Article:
Cosmetic Surgery as a Christmas Gift

Some plastic surgeons have helped their bottom line by encouraging people to purchase gift cards for cosmetic surgery. As one plastic surgeon’s website says: "Gift cards can be used to give any plastic surgery service as a present."

Some plastic surgeons have helped their bottom line by encouraging people to purchase gift cards for cosmetic surgery.  As one plastic surgeon’s website says: "Gift cards can be used to give any plastic surgery service as a present."

At first glance, this may seem just fine to many of you. After all, many have received or given gift certificates to restaurants and stores. So why not a facelift as a gift? Let’s think carefully about this.


What if the gift recipient doesn’t want cosmetic surgery; this is particularly true if the gift certificate was for a particular procedure. What do they do with the gift certificate then? Is it returnable? Is there a penalty to return it? Is there an expiration date? 

What if the recipient isn’t a candidate for the surgery – for medical or psychological reasons? What then? Can they insist on the procedure because it was already paid for? 

What if the recipient is insulted? “Is there something wrong with me? He gave me a breast augmentation gift certificate but I think my breasts are just fine …”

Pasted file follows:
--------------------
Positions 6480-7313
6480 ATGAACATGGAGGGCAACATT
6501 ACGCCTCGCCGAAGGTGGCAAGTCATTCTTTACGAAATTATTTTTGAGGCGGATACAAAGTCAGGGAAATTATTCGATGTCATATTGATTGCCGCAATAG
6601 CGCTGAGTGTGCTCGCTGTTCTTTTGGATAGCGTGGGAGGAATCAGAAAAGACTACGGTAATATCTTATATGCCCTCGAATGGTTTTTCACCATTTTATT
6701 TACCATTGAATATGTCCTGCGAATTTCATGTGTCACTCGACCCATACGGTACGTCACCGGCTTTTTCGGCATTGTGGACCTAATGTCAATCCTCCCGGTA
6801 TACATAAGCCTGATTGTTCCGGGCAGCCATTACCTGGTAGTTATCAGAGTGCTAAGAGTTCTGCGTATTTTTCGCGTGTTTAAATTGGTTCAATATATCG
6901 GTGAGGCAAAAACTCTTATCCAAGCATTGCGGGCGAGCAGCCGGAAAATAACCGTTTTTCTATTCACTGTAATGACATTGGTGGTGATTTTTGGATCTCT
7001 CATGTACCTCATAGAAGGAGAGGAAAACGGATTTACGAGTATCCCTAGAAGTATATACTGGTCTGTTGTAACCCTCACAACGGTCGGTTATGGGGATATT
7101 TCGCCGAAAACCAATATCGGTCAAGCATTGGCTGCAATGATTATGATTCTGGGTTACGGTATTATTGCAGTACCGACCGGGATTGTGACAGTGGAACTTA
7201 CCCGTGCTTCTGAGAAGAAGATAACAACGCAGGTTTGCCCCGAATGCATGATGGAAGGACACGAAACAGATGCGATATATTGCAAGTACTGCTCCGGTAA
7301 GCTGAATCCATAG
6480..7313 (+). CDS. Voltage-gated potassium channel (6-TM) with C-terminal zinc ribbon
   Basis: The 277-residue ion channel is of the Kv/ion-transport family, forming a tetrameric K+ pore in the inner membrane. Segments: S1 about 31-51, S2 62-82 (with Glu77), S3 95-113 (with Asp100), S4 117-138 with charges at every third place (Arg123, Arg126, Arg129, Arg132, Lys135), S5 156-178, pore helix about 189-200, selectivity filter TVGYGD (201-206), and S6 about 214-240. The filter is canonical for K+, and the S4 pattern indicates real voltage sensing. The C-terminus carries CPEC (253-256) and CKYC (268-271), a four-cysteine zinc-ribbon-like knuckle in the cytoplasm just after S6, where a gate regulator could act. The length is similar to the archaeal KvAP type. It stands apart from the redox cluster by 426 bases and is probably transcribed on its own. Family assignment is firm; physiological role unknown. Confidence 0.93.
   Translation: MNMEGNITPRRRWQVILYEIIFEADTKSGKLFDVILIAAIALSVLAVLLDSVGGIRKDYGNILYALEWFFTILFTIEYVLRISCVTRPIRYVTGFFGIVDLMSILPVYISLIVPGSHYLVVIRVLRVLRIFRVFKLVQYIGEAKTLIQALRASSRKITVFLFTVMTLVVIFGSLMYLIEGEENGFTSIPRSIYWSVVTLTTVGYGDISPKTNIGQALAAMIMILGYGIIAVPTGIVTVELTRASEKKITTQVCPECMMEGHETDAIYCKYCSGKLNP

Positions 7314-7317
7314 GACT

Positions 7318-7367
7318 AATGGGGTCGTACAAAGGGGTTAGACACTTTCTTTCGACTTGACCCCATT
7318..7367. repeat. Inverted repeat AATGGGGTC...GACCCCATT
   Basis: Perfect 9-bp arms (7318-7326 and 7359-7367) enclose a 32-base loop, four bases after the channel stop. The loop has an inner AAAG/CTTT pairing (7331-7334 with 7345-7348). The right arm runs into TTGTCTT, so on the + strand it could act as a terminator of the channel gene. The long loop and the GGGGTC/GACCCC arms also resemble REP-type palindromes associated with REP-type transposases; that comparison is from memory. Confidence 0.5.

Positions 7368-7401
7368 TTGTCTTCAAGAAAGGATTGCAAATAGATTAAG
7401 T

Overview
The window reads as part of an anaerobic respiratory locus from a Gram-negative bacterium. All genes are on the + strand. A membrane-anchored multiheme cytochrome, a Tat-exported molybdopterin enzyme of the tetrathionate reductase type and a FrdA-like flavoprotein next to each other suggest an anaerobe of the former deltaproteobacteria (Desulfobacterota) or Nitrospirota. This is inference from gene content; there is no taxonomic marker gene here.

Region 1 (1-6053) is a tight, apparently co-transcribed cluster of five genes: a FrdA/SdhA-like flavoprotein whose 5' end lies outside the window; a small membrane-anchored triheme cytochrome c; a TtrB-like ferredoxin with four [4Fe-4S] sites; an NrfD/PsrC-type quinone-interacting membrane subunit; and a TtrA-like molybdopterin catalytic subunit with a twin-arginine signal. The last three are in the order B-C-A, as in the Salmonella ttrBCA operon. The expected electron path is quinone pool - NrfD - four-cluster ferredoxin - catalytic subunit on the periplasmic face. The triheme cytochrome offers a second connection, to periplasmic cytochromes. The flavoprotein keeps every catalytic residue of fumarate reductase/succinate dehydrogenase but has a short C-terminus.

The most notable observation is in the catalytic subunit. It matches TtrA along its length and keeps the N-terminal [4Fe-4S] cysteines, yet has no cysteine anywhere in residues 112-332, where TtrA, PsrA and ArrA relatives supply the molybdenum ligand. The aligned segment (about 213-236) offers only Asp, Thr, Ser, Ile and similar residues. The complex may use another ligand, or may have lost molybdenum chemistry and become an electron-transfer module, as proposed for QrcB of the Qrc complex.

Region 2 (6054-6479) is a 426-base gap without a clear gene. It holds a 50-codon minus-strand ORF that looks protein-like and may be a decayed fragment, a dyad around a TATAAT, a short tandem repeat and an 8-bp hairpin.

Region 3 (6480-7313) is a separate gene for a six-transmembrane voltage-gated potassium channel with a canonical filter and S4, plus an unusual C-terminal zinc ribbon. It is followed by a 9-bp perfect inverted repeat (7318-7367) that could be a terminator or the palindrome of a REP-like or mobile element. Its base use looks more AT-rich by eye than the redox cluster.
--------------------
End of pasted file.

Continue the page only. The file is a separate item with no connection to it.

And what happens if there is a poor outcome or a complication? Is there liability to the purchaser? That’s an interesting question for the attorneys out there. And what if the patient doesn’t have health insurance that pays for that complication? Who is responsible for the bills then? The gift giver or the patient?

It’s a little more complicated than it seems at first glance. What’s the answer? Most plastic surgeons draw the line at a consultation as the only reasonable plastic surgery gift. If the doctor and patient agree that a procedure is reasonable, then certainly the patient can have a third party pay for her. At that point, there are only financial and medicolegal, but not ethical, issues.

Your Parent Has Dementia: What to Talk to Their Doctor About

Make sure all their doctors are aware of all the medications she is taking.

Q: My mom is 94 and has dementia. She is taking a whole medicine cabinet-full of medications and I think they actually make her fuzzier. How should I talk to her various doctors about what she is taking and if she can get off some of the meds? — Gary R., Denver, Colorado

A: Many dementia patients are taking what docs call a "polypharmacy" — three or more medications that affect their central nervous system. And we really don't know how that mixture truly affects each individual person.

A new study in JAMA Network that looked at more than 1 million Medicare patients found almost 14% of them were taking a potentially harmful mix of antidepressants, antipsychotics, antiepileptics, benzodiazepines such as Valium and Ativan, nonbenzodiazepine benzodiazepine receptor agonist hypnotics such as Ambien or Sonata, and opioids. And almost a third of those folks were taking five or more such medications. The most common medication combination included an antidepressant, an antiepileptic, and an antipsychotic. Gabapentin was the most common medication — often for off-label uses, such as to ease chronic pain or treat psychiatric disorders, according to the researchers from the University of Michigan.

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